On being asked what he sees as the firm’s main growth drivers in terms of the services they offer to their clients, he says: “At the moment it’s still our RMB fixed-income products; of the US$3.7 billion we manage, US$1.8 billion is in this category.” But the company is expanding its offerings to appeal to an increasingly comprehensive global clientele/partnerships ranging from individuals to sovereigns, including the World Bank and institutional investors, such as major institutions in Hong Kong, Fubon in the Taiwan Region and Sal. Oppenheim in Europe. To sum it up, BOCHK Asset Management is an investment solutions provider with a RMB focus.

More broadly, Dr. Au offers some interesting perspectives on the Asian fixed-income space.

To him, it began in earnest after the 1997-1998 Asian currency crisis, which he characterises as a “blessing in disguise”. This is because it acted as a very sharp spur in getting many regional governments to restructure their economies and put in place reforms. The result? The quality of corporate bonds or corporate credits improved significantly, as did local currency government bonds.

This regained global investor confidence, crucial in a market where foreign investment remains the dominant engine of growth. Domestic investors remain mostly focussed on equities.

Many local Asian pension funds wouldn’t consider Asian fixed-income as a core asset. Rather they typically allocate to domestic equities and bonds at the core, augmented by global bonds with exposures mainly to the USD and Euro.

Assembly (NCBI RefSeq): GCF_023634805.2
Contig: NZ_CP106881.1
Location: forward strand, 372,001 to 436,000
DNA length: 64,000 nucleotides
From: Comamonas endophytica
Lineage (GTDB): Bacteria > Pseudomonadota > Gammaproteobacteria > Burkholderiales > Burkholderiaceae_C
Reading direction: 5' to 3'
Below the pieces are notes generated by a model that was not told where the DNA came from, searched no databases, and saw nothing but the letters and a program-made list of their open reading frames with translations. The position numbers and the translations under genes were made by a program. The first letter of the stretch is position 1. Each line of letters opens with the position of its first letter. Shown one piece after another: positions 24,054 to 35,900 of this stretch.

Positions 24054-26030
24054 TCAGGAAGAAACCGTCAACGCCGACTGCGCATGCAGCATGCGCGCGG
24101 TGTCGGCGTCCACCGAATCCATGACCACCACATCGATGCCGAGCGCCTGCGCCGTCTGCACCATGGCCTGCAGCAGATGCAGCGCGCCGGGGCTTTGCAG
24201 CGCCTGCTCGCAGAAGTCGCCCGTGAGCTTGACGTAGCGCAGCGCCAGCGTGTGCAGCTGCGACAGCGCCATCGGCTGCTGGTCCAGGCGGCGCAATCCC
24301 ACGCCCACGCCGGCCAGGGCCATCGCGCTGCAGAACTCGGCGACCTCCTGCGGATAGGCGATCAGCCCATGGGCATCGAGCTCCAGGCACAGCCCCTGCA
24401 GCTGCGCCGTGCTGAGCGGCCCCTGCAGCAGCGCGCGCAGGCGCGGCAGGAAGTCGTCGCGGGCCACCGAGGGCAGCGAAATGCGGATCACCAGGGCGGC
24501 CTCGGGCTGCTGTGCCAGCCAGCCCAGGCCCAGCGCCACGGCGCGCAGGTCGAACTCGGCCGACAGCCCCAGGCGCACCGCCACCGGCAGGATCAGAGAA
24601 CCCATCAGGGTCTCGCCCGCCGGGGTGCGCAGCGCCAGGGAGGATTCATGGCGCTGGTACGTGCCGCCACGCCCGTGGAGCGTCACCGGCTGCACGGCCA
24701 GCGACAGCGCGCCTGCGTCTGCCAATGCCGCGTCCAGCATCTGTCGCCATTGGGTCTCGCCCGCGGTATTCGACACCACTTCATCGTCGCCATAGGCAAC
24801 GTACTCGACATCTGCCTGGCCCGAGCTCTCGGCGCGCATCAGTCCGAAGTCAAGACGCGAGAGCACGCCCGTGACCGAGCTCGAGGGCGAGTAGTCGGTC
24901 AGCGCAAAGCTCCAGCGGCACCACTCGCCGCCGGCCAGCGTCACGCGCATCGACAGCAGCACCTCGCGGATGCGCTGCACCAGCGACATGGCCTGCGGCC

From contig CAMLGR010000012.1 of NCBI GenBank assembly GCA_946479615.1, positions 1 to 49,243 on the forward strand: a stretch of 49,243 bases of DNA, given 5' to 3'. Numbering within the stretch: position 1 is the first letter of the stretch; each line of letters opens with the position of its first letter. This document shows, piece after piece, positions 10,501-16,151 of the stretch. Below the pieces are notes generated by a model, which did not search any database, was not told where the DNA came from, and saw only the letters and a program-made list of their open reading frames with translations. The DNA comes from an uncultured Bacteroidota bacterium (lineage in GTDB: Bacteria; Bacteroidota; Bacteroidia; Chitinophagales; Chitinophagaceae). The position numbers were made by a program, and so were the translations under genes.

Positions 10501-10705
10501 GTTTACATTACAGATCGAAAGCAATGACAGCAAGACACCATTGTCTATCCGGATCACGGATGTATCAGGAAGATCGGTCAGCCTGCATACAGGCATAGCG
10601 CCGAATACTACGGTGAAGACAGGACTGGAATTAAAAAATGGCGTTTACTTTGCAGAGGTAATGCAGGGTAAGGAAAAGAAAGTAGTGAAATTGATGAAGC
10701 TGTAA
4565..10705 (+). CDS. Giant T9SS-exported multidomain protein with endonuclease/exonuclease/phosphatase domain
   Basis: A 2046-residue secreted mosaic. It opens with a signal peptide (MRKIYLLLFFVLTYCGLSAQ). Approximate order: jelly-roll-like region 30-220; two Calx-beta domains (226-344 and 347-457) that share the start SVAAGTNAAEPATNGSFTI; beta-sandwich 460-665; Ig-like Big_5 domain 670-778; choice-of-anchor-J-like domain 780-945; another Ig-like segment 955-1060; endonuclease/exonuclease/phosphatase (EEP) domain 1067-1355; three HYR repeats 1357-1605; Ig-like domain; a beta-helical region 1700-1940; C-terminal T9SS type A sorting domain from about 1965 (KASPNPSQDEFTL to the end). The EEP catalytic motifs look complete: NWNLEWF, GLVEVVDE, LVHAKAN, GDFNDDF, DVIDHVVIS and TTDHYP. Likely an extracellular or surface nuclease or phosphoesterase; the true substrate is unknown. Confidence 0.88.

Regional insurance companies are something of an exception, however. Because of their need to match assets and liabilities, they obviously need to buy domestic bonds. But in doing so they also lean toward those which are US dollar-based. If their policies are in US dollars, or even HK dollars, the bulk of their investment is in US government bonds and US corporate bonds, Dr. Au explains.

Nevertheless, he adds: “The best selling financial product in the retail space right now, however, is not Chinese equity funds, not US equities, nor high-yield bond funds. It’s actually RMB insurance policies. Because if you believe in RMB appreciation, the long-term growth story of China, this is the best product to buy because you’re buying future RMB at the current exchange rate.”

However, Asian fixed-income has become more attractive to global investors who are looking for yield enhancement, and/or credit and portfolio diversification – plus as a means to tap into the ongoing Asian growth story.

The new element in Asian fixed-income is the inclusion of China. “The dim sum bond market is becoming more recognisable and it’s comparatively liquid – despite of its infancy. Presently, the dim sum bond market in Hong Kong is about $90 billion, whereas the Asian US dollar bond market amounts to about $420 billion. But the latter has been existing for around 20 years, whereas the dim sum bond market has developed for only two and a half years.